|Rising fuel demand is pushing demand for smaller cars. Source: GfK. Click to enlarge.|
Responding to high fuel prices, US consumers are increasingly looking for more cost-effective and fuel-efficient vehicles, with compact cars rapidly gaining in demand. However, researchers from GfK Custom Research North America’s Automotive sector found that, while demand for compact cars is high, that same demand doesn’t carry over into smaller sub-compact cars or Alternative Energy Vehicles (AEVs), including hybrid and electric vehicles.
In May, 2011, compact car accounted for 18.1% of six-month light vehicle demand compared to 3.6% for subcompact cars. AEVs demand currently represents 9.4% of light vehicle demand. Demand, as opposed to sales, is what GfK considers “free demand”, said Doug Scott, senior vice president, consulting, GfK Automotive.
All things being equal, that’s the level of interest (specific handraisers) for hybrids, plug-in hybrids, and electric Cars whether on the market today or potentially coming on the market in the nearer-term, etc. It likely has some longer-term (12-24 months) people are in there too who are “pulled ahead” because of all the PR out there today and the volatile gas prices. All the PR from the many manufacturers about how they are tooling up for entry into the environmental market also stimulates demand.—Doug Scott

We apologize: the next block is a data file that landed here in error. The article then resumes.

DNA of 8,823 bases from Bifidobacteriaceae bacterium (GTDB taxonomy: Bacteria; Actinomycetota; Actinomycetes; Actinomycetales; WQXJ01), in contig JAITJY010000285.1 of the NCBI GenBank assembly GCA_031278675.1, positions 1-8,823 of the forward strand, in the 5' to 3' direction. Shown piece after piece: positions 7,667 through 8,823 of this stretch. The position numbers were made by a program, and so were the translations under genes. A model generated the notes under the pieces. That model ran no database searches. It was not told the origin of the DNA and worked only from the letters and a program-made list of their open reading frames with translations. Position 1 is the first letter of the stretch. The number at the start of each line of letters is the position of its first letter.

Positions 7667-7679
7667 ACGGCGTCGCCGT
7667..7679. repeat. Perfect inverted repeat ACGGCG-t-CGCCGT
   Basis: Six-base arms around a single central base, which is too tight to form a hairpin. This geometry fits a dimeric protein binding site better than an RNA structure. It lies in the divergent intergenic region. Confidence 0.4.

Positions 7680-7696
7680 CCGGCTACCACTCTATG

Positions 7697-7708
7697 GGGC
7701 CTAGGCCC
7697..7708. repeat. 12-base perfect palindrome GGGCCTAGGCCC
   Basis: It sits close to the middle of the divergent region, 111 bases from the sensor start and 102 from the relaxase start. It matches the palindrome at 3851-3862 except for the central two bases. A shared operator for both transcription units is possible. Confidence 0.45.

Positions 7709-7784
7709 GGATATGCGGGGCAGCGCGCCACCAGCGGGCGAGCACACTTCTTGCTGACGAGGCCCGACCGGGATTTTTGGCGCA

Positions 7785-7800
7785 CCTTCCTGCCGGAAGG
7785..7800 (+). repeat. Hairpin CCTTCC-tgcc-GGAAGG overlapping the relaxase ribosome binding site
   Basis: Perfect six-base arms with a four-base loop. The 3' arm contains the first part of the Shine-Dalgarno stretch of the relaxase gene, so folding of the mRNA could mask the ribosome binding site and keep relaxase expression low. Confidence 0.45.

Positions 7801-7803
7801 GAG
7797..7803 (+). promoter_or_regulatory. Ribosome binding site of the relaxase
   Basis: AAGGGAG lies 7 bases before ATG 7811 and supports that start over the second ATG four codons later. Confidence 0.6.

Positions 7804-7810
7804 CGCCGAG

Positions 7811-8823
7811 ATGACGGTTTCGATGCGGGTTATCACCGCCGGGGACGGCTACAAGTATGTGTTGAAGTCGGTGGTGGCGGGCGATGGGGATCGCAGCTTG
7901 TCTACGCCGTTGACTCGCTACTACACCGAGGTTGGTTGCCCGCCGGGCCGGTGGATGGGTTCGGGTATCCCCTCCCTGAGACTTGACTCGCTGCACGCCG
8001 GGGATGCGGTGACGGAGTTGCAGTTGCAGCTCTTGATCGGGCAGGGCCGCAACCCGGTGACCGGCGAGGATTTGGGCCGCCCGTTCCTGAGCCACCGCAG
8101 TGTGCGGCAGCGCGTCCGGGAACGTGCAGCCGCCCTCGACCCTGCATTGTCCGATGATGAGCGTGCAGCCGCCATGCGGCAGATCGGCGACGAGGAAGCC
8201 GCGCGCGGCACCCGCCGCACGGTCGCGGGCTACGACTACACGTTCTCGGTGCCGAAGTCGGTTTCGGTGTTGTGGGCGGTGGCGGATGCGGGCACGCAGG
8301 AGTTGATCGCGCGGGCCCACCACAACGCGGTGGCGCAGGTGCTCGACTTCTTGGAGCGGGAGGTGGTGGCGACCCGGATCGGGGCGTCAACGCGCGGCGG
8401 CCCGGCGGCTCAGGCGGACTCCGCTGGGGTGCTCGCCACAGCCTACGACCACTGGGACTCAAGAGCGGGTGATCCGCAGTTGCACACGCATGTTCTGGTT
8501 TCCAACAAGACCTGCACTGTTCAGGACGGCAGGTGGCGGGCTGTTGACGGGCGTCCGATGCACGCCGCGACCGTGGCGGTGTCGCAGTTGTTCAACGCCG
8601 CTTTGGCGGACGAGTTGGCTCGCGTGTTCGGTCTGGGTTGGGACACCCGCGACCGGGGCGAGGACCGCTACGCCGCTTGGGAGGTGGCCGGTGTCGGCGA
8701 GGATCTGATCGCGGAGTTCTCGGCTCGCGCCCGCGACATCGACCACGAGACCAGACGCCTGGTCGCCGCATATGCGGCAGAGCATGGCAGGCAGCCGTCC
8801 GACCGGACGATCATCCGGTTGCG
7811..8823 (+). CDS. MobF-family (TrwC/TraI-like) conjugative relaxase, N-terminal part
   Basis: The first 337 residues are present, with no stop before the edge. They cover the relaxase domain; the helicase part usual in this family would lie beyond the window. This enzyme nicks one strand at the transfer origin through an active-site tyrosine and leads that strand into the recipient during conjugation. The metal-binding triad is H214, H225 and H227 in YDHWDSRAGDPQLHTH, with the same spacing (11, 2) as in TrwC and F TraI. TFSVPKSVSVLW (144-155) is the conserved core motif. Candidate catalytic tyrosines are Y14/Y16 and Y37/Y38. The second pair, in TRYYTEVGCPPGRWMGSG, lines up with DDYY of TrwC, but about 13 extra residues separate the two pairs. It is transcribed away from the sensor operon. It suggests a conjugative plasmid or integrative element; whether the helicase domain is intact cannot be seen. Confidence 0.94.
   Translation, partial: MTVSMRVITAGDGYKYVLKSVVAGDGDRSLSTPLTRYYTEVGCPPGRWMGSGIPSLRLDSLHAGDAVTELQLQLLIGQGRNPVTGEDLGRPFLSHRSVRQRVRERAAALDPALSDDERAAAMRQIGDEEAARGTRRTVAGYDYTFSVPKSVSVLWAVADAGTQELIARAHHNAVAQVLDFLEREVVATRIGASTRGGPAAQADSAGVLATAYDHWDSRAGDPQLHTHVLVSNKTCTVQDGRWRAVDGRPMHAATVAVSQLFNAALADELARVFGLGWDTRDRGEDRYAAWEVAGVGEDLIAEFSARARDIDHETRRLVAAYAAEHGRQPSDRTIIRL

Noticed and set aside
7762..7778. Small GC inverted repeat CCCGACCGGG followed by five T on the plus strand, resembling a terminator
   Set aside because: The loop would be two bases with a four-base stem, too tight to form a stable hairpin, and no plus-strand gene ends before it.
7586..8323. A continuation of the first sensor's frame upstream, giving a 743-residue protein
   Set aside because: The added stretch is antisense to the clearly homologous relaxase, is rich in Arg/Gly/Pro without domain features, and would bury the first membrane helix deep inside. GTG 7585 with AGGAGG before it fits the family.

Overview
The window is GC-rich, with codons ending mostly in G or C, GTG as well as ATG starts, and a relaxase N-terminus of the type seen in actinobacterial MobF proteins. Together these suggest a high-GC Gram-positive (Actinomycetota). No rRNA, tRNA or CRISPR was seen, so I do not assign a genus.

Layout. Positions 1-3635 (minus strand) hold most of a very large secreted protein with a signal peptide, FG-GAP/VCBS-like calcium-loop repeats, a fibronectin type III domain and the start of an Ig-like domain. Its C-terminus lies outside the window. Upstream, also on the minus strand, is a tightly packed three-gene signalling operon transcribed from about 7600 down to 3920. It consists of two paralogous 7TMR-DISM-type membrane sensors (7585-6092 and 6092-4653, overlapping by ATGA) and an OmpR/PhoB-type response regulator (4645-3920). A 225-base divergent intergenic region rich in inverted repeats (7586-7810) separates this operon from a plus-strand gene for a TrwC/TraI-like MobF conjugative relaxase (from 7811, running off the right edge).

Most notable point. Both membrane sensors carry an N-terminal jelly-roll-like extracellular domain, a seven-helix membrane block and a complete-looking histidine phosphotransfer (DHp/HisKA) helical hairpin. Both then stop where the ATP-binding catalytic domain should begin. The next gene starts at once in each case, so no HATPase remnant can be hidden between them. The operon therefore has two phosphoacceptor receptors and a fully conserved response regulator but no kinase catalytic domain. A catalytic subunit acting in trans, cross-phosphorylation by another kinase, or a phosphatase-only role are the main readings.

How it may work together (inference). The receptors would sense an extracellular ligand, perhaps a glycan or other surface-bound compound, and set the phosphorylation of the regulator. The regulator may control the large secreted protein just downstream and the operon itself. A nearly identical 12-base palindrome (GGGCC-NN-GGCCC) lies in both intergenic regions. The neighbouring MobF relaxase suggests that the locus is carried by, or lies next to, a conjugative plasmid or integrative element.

|Compact are benefitting from the shift, sub-compacts are not. Source: GfK. Click to enlarge.|
GfK’s Automotive Intentions and Purchases Study found a strong relationship between surges in gas prices over the past four years and increases in demand for sub-compact and compact vehicles. GfK’s researchers also find that AEV demand is hindered by three major obstacles: lower familiarity, higher purchase prices, and lack of convenience.
The average consumer looking to purchase a new vehicle, especially during these times of rising gas prices, sees more value in smaller vehicles with traditional gas engines—some of which approach 40 mpg—rather than hybrids or even electric vehicles, said Scott.
However, while consumers are looking at smaller vehicles due to high gas prices, they aren’t willing to go all the way down to a subcompact car. Consumers are discovering that newer compact cars offer the comfort features before only reserved to larger cars, combined with the fuel economy that was only available in much smaller cars.
There are certain emotional benefits that AEV drivers feel that automakers need to communicate to a wider audience of potential customers. The feeling of pride associated with owning a vehicle that is environmentally friendly has resonated with consumers inclined towards “green” behaviors, and automakers must develop their marketing strategies to communicate both the tangible benefits, while also addressing the obstacles consumers face with purchasing AEVs.—Doug Scott
Established in the early 1980s, the GfK Automotive Intentions and Purchases Study (AIP) is a monthly and quarterly tracking study that monitors consumer demand for new cars and trucks in the US market. The AIP Study is continuously in the field, using a blended panel of online sample sources. GfK receives approximately 200,000 completed surveys each quarter, which includes 90,000 new vehicle intenders. The AIP Study has been conducted continuously since 1982.